Effectiveness of a Fish Passage Facility for Anadromous River Herring Recruitment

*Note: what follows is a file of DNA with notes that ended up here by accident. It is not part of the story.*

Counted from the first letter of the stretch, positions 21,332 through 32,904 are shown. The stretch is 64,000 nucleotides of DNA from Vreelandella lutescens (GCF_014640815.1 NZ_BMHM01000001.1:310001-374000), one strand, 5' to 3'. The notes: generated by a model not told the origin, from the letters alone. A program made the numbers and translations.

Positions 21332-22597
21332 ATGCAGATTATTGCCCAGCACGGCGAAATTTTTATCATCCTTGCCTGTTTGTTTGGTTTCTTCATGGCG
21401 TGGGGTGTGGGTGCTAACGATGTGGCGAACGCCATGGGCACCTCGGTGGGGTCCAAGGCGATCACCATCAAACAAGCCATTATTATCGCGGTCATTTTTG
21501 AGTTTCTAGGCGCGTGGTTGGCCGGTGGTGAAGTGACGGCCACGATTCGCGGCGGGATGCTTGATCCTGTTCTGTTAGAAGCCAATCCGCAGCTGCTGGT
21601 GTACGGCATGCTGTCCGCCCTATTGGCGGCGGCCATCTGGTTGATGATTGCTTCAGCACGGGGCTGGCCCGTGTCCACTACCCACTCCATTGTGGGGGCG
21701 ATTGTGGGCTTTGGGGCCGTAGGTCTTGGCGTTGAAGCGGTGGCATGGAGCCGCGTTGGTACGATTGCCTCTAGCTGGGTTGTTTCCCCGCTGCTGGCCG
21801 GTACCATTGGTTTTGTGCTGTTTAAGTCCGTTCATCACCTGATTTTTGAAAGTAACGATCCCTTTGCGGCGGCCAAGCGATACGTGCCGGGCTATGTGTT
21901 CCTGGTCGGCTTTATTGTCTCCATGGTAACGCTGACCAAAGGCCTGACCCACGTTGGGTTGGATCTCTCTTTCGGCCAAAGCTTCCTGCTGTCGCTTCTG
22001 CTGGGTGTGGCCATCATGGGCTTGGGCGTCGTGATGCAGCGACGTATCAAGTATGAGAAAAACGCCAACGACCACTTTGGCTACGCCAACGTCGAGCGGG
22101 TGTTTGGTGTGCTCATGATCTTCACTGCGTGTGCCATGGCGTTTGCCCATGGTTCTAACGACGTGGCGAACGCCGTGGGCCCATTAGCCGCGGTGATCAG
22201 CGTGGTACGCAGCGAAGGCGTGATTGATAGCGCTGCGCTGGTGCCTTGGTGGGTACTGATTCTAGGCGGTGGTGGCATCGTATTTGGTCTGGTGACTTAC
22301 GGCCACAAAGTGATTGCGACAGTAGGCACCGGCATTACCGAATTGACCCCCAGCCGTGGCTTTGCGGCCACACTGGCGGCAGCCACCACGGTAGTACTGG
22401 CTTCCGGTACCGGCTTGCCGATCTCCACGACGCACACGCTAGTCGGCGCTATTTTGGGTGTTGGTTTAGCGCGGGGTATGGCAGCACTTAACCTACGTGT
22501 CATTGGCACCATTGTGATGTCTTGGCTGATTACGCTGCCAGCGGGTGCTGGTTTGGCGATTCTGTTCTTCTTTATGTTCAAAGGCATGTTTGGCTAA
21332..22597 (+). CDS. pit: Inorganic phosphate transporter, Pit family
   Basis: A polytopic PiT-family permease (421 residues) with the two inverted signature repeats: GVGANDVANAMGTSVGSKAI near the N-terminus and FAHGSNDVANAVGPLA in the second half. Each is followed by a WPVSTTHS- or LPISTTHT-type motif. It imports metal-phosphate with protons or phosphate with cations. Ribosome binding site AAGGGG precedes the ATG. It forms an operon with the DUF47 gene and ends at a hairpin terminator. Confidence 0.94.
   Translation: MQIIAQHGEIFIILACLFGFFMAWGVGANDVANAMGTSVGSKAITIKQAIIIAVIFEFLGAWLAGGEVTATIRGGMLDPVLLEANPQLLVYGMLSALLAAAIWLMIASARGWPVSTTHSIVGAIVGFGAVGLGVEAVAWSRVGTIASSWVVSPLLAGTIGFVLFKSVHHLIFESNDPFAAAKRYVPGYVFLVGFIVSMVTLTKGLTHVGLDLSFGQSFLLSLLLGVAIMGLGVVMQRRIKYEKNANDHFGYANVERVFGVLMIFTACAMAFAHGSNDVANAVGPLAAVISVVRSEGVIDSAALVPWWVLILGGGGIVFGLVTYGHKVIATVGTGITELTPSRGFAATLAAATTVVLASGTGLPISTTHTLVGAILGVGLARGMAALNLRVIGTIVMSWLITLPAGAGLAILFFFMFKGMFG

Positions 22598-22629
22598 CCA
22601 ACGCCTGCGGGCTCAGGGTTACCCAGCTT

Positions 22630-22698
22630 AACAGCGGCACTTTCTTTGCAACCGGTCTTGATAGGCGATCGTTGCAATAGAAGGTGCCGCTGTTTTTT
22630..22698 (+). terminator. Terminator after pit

Migratory stocks of river herring, alewife (Alosa pseudoharengus) and blueback herring (A. aestivalis) have declined as a result of overfishing, poor water quality, and loss of spawning and nursery habitat. To provide access to previously blocked spawning and nursery areas, fish passage facilities have been installed at stream blockages. In 1997, a fish ladder was installed on Unicorn Lake, a tributary of the Chester River in Maryland. In 1998 and 1999, we evaluated the effectiveness of the fish ladder for passing adult river herring and surveyed the upstream habitat for juvenile recruitment. In 1998, 18 alewife and 3,800 blueback herring used the fishway. Temporary modifications made to the fishway in 1999 substantially increased passage to 1,270 alewife and 13,400 blueback herring when densities below the dam appeared to be similar between years. Besides using the fishway, an additional 3,375 alewife were manually passed into Unicorn Lake 1999. Although juvenile river herring reportedly reside in upstream areas for several months, only 1 individual was collected during 2 years of the study in Unicorn Lake. The apparent recruitment failure may be attributed to low food availability, poor water quality, early emigration, or predation on early life stages.

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